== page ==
Dr. Shailaja Paik has written an article which has just been published with the refereed journal, Contributions to Indian Sociology.  Paik’s article entitled “Mahar-Dalit-Buddhist: The history of naming in Maharashtra” examines the social history and politics of naming Dalits in Maharashtra (Western India). By using the process of naming, Paik analyzes the multiple, shifting, and contested meanings of “being” an Untouchable in pre-colonial, colonial, and post-colonial India.  From her abstract:

By examining practices of naming, especially the recent adoption of a‘Buddhist’ identity by middle-class Dalits in contemporary Maharashtra, this article analyses the multiple, shifting, and contested meanings of being Dalit. Examining the politics of this plurality shows the varied concerns at work in applying and contesting different names, especially the social and psychological challenges inherent in such acts of self-identification. By investigating the ambiguities and ambivalences of being Dalit and Buddhist, the article demonstrates that the strategies of naming struggle against the burdens of a stigmatised past as well as the challenge of exclusion and inclusion vis-à-vis different Dalit castes.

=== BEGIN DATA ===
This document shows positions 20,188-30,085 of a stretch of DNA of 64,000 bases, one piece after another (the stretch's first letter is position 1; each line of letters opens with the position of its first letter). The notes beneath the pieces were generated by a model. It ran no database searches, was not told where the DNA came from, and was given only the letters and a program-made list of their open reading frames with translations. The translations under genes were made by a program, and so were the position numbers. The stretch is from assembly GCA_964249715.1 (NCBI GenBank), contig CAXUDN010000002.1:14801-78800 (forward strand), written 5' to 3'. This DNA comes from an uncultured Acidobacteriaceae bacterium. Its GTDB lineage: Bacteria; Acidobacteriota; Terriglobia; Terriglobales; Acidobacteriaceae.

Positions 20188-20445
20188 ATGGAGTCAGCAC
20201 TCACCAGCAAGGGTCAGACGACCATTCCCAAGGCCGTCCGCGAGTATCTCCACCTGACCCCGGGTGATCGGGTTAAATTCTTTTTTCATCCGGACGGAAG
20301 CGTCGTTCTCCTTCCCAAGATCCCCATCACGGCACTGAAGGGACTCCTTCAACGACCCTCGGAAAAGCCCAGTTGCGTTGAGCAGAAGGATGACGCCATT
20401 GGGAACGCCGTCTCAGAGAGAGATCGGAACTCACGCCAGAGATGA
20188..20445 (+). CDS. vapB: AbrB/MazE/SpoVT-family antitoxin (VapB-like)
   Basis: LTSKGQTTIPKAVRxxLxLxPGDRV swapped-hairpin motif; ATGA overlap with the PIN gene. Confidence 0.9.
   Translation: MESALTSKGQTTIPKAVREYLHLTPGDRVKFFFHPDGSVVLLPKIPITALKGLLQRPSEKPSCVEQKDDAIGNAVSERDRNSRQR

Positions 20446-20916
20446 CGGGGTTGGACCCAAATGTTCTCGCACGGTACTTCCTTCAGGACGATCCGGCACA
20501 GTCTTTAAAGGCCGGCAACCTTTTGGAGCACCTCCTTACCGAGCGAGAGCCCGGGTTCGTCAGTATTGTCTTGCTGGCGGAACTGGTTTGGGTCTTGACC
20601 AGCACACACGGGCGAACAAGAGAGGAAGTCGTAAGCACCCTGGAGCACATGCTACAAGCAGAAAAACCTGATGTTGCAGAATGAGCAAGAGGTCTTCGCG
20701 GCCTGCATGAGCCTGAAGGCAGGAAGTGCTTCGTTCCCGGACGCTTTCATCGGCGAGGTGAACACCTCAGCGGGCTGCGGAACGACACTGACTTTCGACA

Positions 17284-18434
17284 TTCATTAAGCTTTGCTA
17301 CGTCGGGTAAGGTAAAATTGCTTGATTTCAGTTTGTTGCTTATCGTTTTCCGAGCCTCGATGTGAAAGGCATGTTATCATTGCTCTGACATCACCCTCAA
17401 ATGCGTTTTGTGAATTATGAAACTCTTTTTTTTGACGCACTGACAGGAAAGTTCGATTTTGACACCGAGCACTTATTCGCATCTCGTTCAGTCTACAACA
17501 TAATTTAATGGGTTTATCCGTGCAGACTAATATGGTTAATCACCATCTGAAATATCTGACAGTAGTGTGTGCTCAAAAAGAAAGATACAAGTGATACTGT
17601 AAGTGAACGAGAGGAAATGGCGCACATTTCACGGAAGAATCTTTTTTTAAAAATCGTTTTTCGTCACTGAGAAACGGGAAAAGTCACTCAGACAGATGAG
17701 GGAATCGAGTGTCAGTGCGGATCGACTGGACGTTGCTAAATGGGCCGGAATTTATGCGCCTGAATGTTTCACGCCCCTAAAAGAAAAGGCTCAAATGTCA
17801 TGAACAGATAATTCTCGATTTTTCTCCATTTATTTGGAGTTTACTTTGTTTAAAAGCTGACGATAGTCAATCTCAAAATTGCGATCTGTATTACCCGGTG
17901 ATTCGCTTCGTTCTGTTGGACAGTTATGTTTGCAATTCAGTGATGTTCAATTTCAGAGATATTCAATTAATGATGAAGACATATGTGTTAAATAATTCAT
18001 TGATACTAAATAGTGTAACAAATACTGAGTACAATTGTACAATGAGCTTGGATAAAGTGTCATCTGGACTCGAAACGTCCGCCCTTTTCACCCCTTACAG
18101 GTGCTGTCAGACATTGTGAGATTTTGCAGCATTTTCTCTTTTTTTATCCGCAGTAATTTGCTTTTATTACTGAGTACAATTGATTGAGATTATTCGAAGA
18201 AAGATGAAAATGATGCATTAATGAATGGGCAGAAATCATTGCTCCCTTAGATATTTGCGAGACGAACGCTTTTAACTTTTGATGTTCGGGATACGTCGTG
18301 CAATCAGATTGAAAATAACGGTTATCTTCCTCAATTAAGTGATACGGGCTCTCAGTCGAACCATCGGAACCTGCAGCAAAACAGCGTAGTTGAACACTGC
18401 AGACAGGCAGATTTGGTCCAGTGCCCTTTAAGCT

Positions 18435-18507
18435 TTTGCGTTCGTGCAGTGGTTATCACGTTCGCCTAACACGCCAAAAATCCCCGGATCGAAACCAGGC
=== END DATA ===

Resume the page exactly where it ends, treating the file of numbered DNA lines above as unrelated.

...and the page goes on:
This article appears in the June issue of Contributions to Indian Sociology (June 2011 vol. 45 no. 2 217-241).